How should landlords deal with noise complaints, what is an acceptable level of noise, and when should a landlord intervene?
Noise complaints are a common issue that landlords have to deal with. And they can be particularly tricky to resolve. While all tenants have a right to the “quiet enjoyment” of their rental, what this means can vary. Obviously, neighbors are allowed to make some noise in their home and landlords can’t address noise complaints they have no control over.
To make matters even more complex, there aren’t any specific laws addressing the types of noise and what is and isn’t acceptable – for example, building hours and guest policies. If these details aren’t mentioned in the lease, then the landlord and tenant will have to mutually agree and it can be difficult for the landlord to enforce.
The term quiet enjoyment is referencing the tenants’ right to live in and use the rental property undisturbed by neighbors or landlords. It is implicit in all rental leases even when not specifically stated. However, many landlords choose to outline specifics in their leases, such as limiting the number of guests that can come over at any one time or stay the night.
Having a right to quiet enjoyment does not mean that the tenant has the right to complete silence. People make noise, and this noise can easily leak through walls or floors. This is especially the case if they are living in an apartment or house of multiple occupancies (HMO) such as a duplex or triplex where there are shared internal walls.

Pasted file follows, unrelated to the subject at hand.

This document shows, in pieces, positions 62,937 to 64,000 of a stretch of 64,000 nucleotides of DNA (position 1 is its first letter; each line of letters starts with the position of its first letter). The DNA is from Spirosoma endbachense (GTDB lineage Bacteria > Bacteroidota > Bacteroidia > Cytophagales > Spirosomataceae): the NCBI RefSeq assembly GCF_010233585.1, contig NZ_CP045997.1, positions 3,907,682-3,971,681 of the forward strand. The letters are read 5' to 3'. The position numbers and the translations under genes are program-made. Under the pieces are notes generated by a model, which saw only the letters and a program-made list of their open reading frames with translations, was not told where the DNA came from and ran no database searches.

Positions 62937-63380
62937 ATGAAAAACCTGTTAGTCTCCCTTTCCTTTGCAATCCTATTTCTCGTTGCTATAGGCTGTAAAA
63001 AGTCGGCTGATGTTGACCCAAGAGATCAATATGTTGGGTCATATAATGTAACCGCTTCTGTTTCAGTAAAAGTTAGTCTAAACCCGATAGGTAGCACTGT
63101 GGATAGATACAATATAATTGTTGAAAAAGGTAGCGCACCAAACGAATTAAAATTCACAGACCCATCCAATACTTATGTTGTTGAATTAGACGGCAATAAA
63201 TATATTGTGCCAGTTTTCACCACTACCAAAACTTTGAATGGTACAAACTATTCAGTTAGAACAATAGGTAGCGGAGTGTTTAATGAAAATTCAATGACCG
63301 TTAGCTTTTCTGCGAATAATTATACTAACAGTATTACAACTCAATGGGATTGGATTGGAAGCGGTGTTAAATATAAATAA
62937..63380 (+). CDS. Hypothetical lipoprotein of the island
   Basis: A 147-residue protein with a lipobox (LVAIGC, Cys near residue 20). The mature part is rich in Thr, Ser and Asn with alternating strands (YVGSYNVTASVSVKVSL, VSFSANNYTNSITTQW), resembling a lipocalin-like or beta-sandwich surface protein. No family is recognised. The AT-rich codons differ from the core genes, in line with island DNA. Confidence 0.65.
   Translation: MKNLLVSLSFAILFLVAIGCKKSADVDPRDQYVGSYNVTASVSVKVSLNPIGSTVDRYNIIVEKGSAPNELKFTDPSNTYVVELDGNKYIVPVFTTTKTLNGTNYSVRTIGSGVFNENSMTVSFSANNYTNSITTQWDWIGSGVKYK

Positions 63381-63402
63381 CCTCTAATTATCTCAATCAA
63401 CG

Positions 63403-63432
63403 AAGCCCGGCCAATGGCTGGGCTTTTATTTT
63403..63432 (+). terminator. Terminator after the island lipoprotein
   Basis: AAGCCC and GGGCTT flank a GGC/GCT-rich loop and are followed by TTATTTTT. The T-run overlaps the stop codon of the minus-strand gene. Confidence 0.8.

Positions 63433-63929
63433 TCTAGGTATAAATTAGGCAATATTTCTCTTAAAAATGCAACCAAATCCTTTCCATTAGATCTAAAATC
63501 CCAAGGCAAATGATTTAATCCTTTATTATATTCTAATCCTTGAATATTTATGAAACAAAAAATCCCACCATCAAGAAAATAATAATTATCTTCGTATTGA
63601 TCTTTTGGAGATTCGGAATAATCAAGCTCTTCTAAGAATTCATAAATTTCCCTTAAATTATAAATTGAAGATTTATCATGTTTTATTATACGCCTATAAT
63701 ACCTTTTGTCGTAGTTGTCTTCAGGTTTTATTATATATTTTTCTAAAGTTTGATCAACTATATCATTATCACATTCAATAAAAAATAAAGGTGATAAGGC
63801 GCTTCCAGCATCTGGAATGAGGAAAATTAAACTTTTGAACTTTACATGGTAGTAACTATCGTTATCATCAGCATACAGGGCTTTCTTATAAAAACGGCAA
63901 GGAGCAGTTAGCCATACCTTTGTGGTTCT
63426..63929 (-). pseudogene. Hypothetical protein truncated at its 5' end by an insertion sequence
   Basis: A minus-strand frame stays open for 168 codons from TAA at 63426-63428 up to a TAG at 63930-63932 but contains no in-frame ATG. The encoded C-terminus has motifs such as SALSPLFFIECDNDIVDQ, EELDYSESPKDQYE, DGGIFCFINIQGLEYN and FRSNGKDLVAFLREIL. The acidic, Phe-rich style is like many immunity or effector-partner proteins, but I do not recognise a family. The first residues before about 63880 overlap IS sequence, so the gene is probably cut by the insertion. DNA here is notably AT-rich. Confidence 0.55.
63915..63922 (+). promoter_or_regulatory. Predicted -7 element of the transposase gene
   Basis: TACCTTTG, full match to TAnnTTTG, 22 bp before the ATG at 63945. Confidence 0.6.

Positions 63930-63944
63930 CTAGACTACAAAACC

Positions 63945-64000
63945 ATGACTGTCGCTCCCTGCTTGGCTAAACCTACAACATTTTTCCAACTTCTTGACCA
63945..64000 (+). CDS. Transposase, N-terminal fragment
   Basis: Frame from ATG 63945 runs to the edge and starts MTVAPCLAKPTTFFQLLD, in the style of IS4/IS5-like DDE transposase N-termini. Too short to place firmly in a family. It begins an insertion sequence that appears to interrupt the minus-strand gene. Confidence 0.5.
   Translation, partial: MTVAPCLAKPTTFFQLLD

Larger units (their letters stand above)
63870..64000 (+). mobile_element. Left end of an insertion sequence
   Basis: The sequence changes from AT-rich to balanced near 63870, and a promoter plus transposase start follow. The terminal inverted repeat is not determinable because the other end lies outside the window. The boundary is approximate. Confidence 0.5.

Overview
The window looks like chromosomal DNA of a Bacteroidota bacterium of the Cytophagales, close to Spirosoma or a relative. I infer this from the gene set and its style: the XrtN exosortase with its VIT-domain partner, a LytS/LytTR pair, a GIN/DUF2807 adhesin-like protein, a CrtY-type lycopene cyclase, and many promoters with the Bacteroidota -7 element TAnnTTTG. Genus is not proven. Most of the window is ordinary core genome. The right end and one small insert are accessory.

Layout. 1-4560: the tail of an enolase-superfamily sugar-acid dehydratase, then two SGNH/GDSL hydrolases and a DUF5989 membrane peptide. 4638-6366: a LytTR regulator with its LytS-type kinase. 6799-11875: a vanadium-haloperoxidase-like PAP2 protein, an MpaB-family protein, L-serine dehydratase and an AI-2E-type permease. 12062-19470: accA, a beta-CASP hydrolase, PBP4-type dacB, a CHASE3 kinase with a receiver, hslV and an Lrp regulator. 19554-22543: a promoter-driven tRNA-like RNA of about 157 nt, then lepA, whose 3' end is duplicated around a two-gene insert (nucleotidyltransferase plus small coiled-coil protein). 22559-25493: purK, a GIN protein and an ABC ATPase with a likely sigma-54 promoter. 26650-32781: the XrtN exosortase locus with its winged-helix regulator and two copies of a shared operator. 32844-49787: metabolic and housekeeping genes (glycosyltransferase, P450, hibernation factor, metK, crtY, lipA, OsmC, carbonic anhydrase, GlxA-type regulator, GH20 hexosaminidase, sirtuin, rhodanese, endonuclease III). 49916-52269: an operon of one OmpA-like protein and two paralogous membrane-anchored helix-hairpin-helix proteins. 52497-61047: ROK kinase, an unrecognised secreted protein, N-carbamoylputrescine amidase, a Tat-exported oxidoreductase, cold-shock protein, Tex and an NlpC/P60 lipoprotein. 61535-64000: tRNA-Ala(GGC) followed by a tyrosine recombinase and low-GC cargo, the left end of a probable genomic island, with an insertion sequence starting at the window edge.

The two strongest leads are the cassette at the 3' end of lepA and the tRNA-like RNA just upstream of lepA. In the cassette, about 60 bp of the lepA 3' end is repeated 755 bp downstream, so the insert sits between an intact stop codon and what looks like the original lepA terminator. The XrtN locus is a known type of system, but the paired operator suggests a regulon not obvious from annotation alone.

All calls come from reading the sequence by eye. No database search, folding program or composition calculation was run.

However, there is a difference between normal noise and excessive noise. Normal noise accompanies everyday activities, walking, talking, cooking, closing doors, watching T.V., or even playing music. Excessive noise though is constant loud noises above and beyond the normal levels. For example, playing music constantly at full volume or late into the night, or the noise from parties.
Determining if a tenant is making a justifiable complaint is a challenge. And complaints about normal noise — like loud footsteps from an upstairs neighbor — are going to be hard for a landlord to put a stop to. Landlords should take all new complaints seriously and investigate further when possible, additionally, they should keep a record of all complaints.
On a final note, it’s worth considering those individuals that are more susceptible to loud noises or who might be worse affected and look for easy resolutions to help improve tenant satisfaction and retention.
If the noise becomes a problem and a tenant feels that their right to quiet enjoyment is being violated, it’s typically up to them to take the first steps in addressing the problem. There are a few things a tenant can do.
Document the issue: The very first thing to do is for them to document the noise, what is happening, and how often. The more detail they can provide on the issue the better. This allows them to put together a reasonable case to persuade the landlord that the noise is excessive
Talk with the neighbor directly: The best-case scenario is that the neighbor apologizes and the issue never reoccurs, perhaps they didn’t realize they were being particularly loud. However, not all tenants will feel comfortable approaching their neighbors and if done wrong, ie. in the heat of the moment it could create a hostile environment for both sets of tenants.